Time is running out for Galaxy’s Sacha Kljestan and LAFC’s Jordan Harvey

Galaxy defender Sacha Kljestan, right, races Houston Dynamo midfielder Memo Rodriguez to the ball during the Galaxy's season opener on Feb. 29.
(Bob Levey / Getty Images)

At 34, Sacha Kljestan is well aware which way the trajectory of his soccer career is headed.

“I know for a fact that I’m closer to the end than the beginning,” said Kljestan, who is two years older than any of his Galaxy teammates.

The same could be said of LAFC defender Jordan Harvey, at 36 the oldest player on the team. So when MLS, in response to the spread of the deadly coronavirus, put its season on pause for two months and placed a two-week moratorium on team practices, it sped up the approach of Father Time, with each missed practice and game pushing the two players a day closer to retirement.


Kljestan is spending his newfound free time sequestered at home with his wife Jamie and their 5-year-old daughter and 3-year-old son.

“We’ve been doing our best to keep them entertained. We were doing outside chalk today,” he said Sunday.

Harvey, whose wife Kim recently gave birth to the couple’s second child, is also quarantined at home, where he has been playing with his kids and taking on extra parenting duties.

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“It’s a tough circumstance but we’re trying to make the most of it,” he said. “We can go run around the yard. If there is some sort of silver lining, it’s that I’m here during this time and able to help.”

It hasn’t been all fun with no games though. Both players are also following challenging training programs issued by their teams because although the mid-30s is young for bankers, bakers and bus drivers, it’s AARP territory for soccer players.

“Soccer is definitely becoming more and more of a younger player’s game,” Kljestan said. “None of that is lost on me.”

The midfielder is one of five players on the Galaxy’s 25-man roster older than 30. LAFC’s 24-man roster has seven over-30 players but 11 under 24; last season nearly 40% of the team’s MLS minutes went to players younger than 24.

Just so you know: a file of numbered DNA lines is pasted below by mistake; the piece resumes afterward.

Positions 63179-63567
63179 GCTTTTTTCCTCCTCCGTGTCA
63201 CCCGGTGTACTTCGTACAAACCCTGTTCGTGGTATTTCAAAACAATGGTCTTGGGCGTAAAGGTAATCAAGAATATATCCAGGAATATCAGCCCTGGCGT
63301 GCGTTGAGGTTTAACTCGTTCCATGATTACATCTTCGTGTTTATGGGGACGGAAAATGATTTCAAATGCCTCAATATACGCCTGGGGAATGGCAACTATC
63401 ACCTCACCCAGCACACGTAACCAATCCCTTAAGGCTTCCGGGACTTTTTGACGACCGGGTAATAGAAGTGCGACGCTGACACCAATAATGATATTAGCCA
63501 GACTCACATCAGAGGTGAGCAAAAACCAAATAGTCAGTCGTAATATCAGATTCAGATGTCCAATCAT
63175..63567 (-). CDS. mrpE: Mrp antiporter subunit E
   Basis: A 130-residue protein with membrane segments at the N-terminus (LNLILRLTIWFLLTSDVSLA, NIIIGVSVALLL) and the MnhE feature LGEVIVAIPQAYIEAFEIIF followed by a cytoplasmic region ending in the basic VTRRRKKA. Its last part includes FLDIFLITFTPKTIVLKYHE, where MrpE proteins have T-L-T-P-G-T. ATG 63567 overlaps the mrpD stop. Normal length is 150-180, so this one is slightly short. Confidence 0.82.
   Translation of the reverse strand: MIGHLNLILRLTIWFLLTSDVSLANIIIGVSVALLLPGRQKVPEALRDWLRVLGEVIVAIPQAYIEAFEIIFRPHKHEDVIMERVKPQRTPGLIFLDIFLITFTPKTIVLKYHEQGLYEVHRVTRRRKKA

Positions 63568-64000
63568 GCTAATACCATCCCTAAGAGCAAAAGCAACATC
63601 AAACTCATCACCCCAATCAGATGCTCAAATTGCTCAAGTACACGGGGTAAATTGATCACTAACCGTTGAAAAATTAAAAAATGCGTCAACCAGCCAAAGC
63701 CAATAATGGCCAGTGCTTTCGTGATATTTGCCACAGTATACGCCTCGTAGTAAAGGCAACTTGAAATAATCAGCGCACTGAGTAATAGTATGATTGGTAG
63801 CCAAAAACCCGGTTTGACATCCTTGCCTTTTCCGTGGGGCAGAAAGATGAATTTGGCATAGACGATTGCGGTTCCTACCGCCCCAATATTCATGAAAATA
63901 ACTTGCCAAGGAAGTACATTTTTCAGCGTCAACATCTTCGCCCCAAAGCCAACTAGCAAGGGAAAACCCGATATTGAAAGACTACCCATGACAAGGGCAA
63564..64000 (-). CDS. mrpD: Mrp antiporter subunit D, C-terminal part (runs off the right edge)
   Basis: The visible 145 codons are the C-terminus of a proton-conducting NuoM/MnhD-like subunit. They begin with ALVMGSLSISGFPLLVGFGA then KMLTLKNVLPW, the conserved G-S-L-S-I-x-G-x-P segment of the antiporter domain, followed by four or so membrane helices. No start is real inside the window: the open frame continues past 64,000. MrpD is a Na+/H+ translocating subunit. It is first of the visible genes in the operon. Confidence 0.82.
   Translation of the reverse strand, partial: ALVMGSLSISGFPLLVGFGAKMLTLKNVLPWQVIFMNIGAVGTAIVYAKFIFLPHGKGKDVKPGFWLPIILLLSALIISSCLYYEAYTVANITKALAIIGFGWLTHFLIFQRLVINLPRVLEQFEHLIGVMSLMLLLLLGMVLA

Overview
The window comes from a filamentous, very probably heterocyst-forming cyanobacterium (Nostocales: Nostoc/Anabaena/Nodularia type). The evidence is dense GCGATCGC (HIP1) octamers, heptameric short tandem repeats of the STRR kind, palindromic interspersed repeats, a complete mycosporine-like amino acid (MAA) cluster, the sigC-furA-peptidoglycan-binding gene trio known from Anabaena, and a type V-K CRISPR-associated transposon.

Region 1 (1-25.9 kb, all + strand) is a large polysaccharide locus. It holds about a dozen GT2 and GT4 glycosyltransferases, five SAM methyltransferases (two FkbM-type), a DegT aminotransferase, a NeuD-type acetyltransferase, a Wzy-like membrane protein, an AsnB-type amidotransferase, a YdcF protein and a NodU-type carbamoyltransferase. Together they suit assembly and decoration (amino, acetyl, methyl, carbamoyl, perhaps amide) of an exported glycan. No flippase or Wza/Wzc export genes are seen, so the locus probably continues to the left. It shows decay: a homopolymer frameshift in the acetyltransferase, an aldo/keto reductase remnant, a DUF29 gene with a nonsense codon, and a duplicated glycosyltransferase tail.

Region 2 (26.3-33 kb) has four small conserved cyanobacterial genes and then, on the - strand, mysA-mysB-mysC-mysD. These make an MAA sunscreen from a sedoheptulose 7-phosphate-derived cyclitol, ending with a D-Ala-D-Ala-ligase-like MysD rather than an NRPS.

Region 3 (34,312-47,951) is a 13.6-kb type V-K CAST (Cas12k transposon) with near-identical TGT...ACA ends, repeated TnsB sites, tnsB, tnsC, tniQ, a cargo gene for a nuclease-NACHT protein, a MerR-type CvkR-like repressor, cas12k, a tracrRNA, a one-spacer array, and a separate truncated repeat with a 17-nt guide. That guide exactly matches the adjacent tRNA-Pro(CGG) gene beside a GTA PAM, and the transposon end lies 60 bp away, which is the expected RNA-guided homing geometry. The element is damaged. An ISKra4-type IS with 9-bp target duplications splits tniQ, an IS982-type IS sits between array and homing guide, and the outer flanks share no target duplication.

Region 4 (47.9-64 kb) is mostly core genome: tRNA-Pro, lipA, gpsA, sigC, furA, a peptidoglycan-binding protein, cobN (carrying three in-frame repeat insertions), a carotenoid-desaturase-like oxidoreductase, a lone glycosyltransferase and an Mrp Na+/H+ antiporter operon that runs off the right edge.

Compare that to baseball, where 12 players on the Dodgers 40-man roster are older than 30 and only four are under 24.

Kljestan has been able to keep up though, with metrics from the two games the Galaxy have played showing he covered more ground than any of his teammates. For that he credits an ambitious training program that began about three weeks into the last offseason, one he’ll try to replicate during the MLS break.

LAFC defender Jordan Harvey reacts after Inter Miami's Alvas Powell blocks his pass during LAFC's season opener on March 1.
LAFC defender Jordan Harvey, right, reacts after Inter Miami’s Alvas Powell blocks his pass during LAFC’s season opener on March 1.
(Harry How / Getty Images)

“I know at this age, from talking to other guys, that getting back in shape is a lot harder than it used to be,” said Kljestan, an Orange County native whose 14-year career featured a long stay in Belgium and 52 caps with the U.S. national team. “I’m going to do my best to stay in shape and I’m sure I’ll be fine. I’m not scared about that.”

Kljestan, who has home fitness equipment set up in his Huntington Beach garage, has been following a program of circuit training and running set up by Javier Valdecantos, the Galaxy’s performance coach.

Of more concern for Kljestan is how people hold up mentally in quarantine while dealing with the danger and the uncertainty of the coronavirus pandemic.

“Especially for single guys who are not from here, who maybe live on their own and they’re kind of isolated and they’re just watching Netflix and trying not to be nervous or scared,” he said. “That part doesn’t get talked about enough. Not just in an athlete’s world but in society right now.

“The mental-health aspect of this is very difficult on people that are lonesome and afraid.”


Major League Soccer’s team practice moratorium was extended through March 27 because of the coronavirus; other soccer leagues also made announcements.

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Harvey, who grew up in Mission Viejo and lives in Studio City, recently bought training equipment from teammate Adama Diomande and had a stationary bike and weights delivered from LAFC’s performance center, allowing him to work out for two hours each day following the team’s repeating three-day regimen of light day, medium day, hard day.

“As I get older it’s about not dropping my fitness to a level where it’s difficult to get back,” said Harvey, whose 32 appearances last season, including the playoffs, were the second-most of his 14-year career. “I’m taking the time right now to maintain fitness so that I am ready to go when it comes to that.

“We have a plan. It’s not going to be tomorrow so we aren’t planning on being completely ready right now. When it is time, if we do end up playing, we will be ready at that point.”

But although the passage of time has taken something from Kljestan and Harvey physically, it has also given them the wisdom to see the bigger picture.

“If this drags on for a long time, OK, I might miss out on some games I probably could have played in,” Kljestan said. “That’s life and there are more important things going on in the world right now.”

Harvey agreed.

“Everybody’s focusing on staying healthy and staying together and doing everything they can to slow this spread and being with their families at home,” he said. “I don’t think anybody is thinking about stats or games. Certainly not MLS Cup.”